Topic:   Routine Proceedings
Subtopic:   Petitions
Permalink
NDP

Pat Martin

New Democratic Party

Mr. Pat Martin (Winnipeg Centre, NDP)

Mr. Speaker, the second petition I have today deals with the immigration issue.

The petitioners, many thousands from all across Canada, ask the federal government to lighten up on the family sponsorship category of immigration so that once in a lifetime, a new Canadian could sponsor one family member who would not ordinarily fit into the qualification category of family sponsorship.

These Canadians urge the Government of Canada to show latitude in the family sponsorship category of immigration.

Topic:   Routine Proceedings
Subtopic:   Petitions
Permalink
CA

Scott Reid

Canadian Alliance

Mr. Scott Reid (Lanark—Carleton, CPC)

Mr. Speaker, I have two petitions to present today. The first petition is in relation to Steven Truscott who in 1959, and I believe all of us know, was charged, convicted and sentenced to be executed because he had been found guilty of murdering a neighbour.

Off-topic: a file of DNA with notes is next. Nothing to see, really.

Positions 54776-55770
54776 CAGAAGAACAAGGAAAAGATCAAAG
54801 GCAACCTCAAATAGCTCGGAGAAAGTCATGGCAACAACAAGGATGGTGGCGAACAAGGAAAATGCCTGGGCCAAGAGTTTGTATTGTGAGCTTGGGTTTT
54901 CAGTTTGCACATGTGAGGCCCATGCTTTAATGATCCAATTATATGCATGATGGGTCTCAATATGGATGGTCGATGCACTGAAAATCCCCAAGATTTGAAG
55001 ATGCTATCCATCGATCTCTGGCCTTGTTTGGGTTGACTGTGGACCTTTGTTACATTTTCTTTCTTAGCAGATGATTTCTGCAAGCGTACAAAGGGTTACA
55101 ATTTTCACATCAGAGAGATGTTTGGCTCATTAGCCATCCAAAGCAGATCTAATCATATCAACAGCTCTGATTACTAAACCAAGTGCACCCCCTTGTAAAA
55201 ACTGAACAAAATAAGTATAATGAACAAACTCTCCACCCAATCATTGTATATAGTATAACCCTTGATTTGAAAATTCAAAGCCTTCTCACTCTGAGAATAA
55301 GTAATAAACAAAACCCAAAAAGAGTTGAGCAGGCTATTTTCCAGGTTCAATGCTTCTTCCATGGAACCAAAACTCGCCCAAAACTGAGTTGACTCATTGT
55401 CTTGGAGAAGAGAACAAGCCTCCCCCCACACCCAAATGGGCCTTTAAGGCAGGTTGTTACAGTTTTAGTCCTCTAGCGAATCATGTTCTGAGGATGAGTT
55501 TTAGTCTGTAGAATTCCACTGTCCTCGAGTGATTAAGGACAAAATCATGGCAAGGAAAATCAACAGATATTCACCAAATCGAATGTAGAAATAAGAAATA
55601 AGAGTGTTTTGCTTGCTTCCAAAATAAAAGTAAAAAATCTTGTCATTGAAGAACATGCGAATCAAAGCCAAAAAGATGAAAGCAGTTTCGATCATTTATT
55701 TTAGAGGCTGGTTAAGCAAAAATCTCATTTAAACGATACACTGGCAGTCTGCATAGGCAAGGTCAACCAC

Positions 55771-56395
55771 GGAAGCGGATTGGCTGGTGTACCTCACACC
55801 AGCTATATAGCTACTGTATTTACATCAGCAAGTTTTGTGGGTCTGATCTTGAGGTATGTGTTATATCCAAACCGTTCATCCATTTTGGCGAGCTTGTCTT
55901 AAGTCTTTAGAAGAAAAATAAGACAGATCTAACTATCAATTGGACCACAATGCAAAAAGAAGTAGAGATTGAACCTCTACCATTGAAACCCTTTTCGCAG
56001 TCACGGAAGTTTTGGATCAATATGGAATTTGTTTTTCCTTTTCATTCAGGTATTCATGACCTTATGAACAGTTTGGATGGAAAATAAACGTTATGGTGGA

The petitioners draw to the attention of Parliament, as many petitioners have before, the unusual circumstances surrounding the case, and suggest that Mr. Truscott was found guilty unfairly. They call upon Parliament to ask the Minister of Justice to re-examine the case within a reasonable period of time and to ensure that justice be restored to Mr. Truscott and that he be pardoned.

Topic:   Routine Proceedings
Subtopic:   Petitions
Permalink
CA

Scott Reid

Canadian Alliance

Mr. Scott Reid (Lanark—Carleton, CPC)

Mr. Speaker, the second petition is one that relates to natural health care products. The petitioners call upon Parliament to provide for freedom of choice in health care products. They point out that these should be classified properly under our food and drug regulations as a food and not arbitrarily classified as a drug. They also point out that much benefit can be derived from the use of natural health care products through a self-regulated system.

Topic:   Routine Proceedings
Subtopic:   Petitions
Permalink
LIB

Larry Bagnell

Liberal

Hon. Larry Bagnell (Parliamentary Secretary to the Minister of Indian Affairs and Northern Development, Lib.)

Mr. Speaker, the following question will be answered today: No. 64.

Topic:   Routine Proceedings
Subtopic:   Questions on the Order Paper
Permalink
PC

Gary Schellenberger

Progressive Conservative

Mr. Gary Schellenberger

What progress, in detail, has been made by the government on the review and analysis of tax prepaid savings plans?

Topic:   Routine Proceedings
Subtopic:   Question No. 64
Permalink

April 23, 2004